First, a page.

Nearing Period of New Wonders.

“I feel,” he said, “that we are nearing a period when the human mind will perform greater wonders than ever before. This is due to the continuous refinement of means and methods of observation and the ever-increasing delicacy of our perception.

“Will man conquer nature some day?” he was asked.

“As I examine the possibilities of achievement,” he replied, “and the benefits which the human race may derive from them I think that nothing can be more important than interplanetary communication. It will certainly come some day, and the certitude that there are other human beings in the universe, working, suffering, struggling, like ourselves, will produce a magic effect on mankind and will form the foundation of a universal brotherhood that will last as long as humanity itself.”

“Then you believe that life exists on other planets?”

“It is a mathematical certitude!”

“I wouldn’t have told you that under ordinary conditions,” he added with a smile, “but the seventy-fifth birthday is a rare occasion.”

Doubts Physical Strength.

“How soon will you make your discovery public?”

There was a trace of regret in his voice as he answered, and the look of a man who has work enough for centuries and only a few years to do it in.

“I have been leading a secluded life,” he said, “one of continuous, concentrated thought and deep meditation. Naturally enough, I have accumulated a great number of ideas. The question is whether my physical powers will be adequate to working them out and giving them to the world. It is as Goethe said:

Der Gott der mir im Busen wohnt
Kann tief mein Innerstes bewegen;
Der ueber allen meinen Kraeften tront,
Er kann nach aussen nichts bewegen.

The God who lives in my bosom can deeply move me inside;
The Tront about all my strength,
He can not move outwards

He had not read Goethe for forty years, be said, and he quoted it from memory. The conversation turned to the subject of the human brain.

“We are all automatons,” he reflected, “obeying external influences. We are entirely under the control of agents that beat on our senses from all directions of the outside world. Being merely receivers from the outside, it is a very important question how good the receivers are – some are sensitive and receive accurately. Others are sluggish and their reception is blurred. The individual who is a better machine has so much greater chance of achieving success and happiness. An individual who is an offender of law is a machine in which one or another organ has been deranged, so that the responses are no longer accurate.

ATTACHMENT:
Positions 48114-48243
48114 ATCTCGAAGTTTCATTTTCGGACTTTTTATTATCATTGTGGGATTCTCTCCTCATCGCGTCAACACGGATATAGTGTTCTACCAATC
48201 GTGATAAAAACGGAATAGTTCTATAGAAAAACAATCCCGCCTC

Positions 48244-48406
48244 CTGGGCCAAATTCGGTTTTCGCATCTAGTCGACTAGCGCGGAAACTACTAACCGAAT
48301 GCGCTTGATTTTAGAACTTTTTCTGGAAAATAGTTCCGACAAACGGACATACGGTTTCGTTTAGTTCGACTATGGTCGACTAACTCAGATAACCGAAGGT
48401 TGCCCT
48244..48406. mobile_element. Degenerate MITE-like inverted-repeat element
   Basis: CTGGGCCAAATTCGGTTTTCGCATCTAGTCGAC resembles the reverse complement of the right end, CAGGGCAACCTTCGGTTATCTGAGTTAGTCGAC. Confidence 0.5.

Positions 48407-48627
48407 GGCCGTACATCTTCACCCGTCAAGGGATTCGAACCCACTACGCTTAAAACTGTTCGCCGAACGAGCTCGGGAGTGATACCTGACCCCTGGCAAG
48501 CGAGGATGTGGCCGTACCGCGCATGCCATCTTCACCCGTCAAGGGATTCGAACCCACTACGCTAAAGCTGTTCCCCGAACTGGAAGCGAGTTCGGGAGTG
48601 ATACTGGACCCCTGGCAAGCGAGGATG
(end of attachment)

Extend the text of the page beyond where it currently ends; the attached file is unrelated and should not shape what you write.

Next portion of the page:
“There is no chance in nature, although the modern theory of indeterminacy attempts to show scientifically that events are governed by chance. I positively deny that. The causes and effects, however complex, are intimately linked, and the result of all inferences must be inevitably fixed as by a mathematical formula.

“I also absolutely deny the existence of individuality. It took me not less than twenty years to develop a faculty to trace every thought or act of mine to an external influence. We are just waves in time and space, changing continuously, and the illusion of individuality is produced through the concatenation of the rapidly succeeding phases of existence. What we define as likeness is merely the result of the symmetrical arrangement of molecules which compose our body.”

Says There Is No Soul.

“How about the soul – the spirit?” he was asked.

“Ah,” he exclaimed, “but there is no soul or spirit. These are merely expressions of the functions of the body. These life functions cease with death and so do soul and spirit.

“What humanity needs is ideals. Idealism is the force that will free us from material fetters.”

The inventor spent the day as usual. He went to bed at 5:30 A.M. and rose again at 10:30, after five hours’ rest. However, he did not spend the entire five hours in sleep.

“I rolled around in bed,” he confessed, “and worked on my problems.”

New York Times, July 11th, 1931.

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drnikolatesla:

🔥Nikola Tesla Roasts the Pop Science World

ASKED to select his choice of the greatest modern and future wonders, the electrical wizard refused to accept the popular notion of what is wonderful. His reply led him into onslaught on the scientists who have abandoned “cause and effect” and who take the position that there are accidents in nature and that anything might happen.